When sports really affect your life…
I always hear people say that sports is their life. That they live for football, soccer, basketball, what ever sport it may be. And while I am a huge fan of most sports in general, I can say that without sports, my life may never have been. You see, my grandfather played semi-professional baseball. And I always knew this my whole life. But it was not until recently that I realized how much it affected who I am today.
John Karpinski was born in 1928. The man that would become my grandfather lived a normal, everyday life. I remember my dad telling me that he used to work in the coal mines up north and that itself amazed me because I will never understand how that line of work is. But my grandfather also had a life outside of the normal job. He was a baseball player. Sure, he never played in the majors. But he played more years in the minors than most people will get to say they played at all.
As best as I can find, he began playing in 1944 at the age of 16 for the Hornell Maples in Hornell, NY. That same year he was traded to the Batavia Clippers, also in New York. Both teams were a part of the PONY (Pennsylvania-Ontario-New York) League. Today, the Clippers continue to play as the Batavia Muckdogs, an affiliate of the Miami Marlins, as a Class-D franchise.
In 1948 and 1949, he played for the Bluefield Blue-Grays. The Blue-Grays were located in Bluefield, Virginia and were an affiliate of the Boston Braves. In 1949, the Blue-Grays won the Appalachian League championship. The Blue-Grays franchise also still exists today as the Bluefield Blue Jays. Cal Ripken Jr. also played for Bluefield in 1978.
The next year, my grandfather traveled out to Wisconsin to play for the Eau Claire Bears of the Northern League. The Bears were also an affiliate of the Braves. I found it pretty crazy that only 2 years after my grandfather played for the Bears, a young man named Hank Aaron played for the very same team. It was just amazing to see that my grandfather and, what most people consider, the “true” home run leader played on the same team only 2 years apart. But that is just a little side note. Actually, the very next year, in 1951, my grandfather was already shaping my life.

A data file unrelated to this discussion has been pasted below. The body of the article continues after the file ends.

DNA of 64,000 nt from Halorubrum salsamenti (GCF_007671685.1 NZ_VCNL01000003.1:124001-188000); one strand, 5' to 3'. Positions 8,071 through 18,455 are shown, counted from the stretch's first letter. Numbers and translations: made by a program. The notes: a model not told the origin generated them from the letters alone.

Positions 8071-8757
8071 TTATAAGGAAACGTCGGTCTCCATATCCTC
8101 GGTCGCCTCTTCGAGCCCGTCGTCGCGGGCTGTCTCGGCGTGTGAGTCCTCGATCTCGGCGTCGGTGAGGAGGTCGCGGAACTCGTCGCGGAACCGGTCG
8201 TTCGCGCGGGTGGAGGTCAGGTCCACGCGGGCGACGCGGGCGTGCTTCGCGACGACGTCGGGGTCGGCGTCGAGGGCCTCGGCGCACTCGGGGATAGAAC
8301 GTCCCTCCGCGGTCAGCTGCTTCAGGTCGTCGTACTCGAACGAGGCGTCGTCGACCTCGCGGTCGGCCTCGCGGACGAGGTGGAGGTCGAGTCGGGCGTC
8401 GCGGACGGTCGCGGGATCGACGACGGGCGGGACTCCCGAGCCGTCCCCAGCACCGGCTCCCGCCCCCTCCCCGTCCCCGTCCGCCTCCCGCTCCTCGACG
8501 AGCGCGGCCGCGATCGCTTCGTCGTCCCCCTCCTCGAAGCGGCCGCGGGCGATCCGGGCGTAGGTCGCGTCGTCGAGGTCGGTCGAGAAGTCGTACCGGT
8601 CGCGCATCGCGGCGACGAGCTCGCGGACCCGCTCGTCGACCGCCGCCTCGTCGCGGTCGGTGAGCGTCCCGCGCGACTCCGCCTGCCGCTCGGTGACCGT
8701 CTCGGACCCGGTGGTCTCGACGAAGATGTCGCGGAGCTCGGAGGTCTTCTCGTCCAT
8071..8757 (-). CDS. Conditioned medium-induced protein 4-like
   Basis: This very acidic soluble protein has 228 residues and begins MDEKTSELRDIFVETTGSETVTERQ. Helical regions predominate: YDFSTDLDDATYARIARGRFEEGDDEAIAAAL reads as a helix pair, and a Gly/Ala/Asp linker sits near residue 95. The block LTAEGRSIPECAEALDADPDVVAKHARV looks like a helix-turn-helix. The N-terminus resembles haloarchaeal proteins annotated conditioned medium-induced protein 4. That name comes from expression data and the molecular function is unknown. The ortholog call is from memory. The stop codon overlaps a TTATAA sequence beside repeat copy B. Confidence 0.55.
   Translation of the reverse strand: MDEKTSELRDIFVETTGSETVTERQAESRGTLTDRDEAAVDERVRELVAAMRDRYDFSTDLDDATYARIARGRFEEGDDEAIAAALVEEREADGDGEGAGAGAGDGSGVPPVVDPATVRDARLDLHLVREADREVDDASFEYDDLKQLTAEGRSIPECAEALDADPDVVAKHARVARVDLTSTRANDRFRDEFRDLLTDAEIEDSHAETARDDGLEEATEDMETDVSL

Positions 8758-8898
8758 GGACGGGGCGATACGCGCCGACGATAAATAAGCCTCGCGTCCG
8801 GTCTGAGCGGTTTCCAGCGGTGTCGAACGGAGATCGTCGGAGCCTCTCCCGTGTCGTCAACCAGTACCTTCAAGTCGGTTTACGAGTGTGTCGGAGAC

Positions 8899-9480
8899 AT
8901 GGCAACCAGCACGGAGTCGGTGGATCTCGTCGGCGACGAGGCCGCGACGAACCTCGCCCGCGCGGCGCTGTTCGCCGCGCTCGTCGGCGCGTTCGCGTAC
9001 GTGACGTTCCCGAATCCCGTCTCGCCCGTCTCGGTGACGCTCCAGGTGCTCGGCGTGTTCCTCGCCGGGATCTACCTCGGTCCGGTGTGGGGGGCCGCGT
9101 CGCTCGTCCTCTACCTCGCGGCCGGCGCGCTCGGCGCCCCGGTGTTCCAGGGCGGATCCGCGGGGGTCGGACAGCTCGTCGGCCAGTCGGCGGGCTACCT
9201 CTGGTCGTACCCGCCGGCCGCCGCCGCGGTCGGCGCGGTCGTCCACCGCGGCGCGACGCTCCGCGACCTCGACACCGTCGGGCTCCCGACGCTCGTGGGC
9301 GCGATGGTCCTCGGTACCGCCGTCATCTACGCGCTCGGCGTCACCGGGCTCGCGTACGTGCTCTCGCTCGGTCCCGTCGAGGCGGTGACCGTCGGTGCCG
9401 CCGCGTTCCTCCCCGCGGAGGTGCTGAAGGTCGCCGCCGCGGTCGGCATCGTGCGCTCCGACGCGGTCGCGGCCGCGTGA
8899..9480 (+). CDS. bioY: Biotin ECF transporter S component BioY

After a season in Wisconsin, John was traded to the Houma Indians, right here in my hometown in Louisiana. The Houma Indians were a part of the Evangeline Baseball League, a Class-D league. He played 2 seasons in Houma. This is where I began. While playing for Houma, my grandfather met a woman named Betty Sampay. This woman would become my grandmother. Now, it may seem like a simple story, but it continues.
After 2 seasons in Houma, my grandfather went on to play for the Baton Rouge Red Sticks from 1953-1955. After his stint in Baton Rouge, he and my grandmother moved back up north. After getting back to his home, my grandfather continued to play for a couple more years. In 1956, his first year back, he played for the Lloydminster Meridians in Lloydminster, Alberta, Canada. The Meridians were a part of the Saskatchewan Baseball League. Who knew they played baseball in Canada?
But anyways, after his playing days were over, my grandparents decided to move their family back down to Louisiana. I’m pretty sure that my grandmother had something to do with that as she was unable to see her family. And in that family was a boy named Daryl Karpinski, my father.
Had my grandfather never been traded to Houma, he would have never met my grandmother. And had she not wanted to come back home, my dad would have grew up in Pennsylvania or New Jersey. My dad would never have met my mom. And I would not be me.
It’s pretty crazy how the world works. All those things happened for a reason. Maybe it was a good thing he never was a pro. He may have never made it down here. I am sure glad he did. Without that, I am not who I am. I do not have the same family. I do not meet my fiancé. Nor have my son. And I wouldn’t have the same friends and peers. All the things and people I love would not be.
Well, all I can say is thank God for baseball!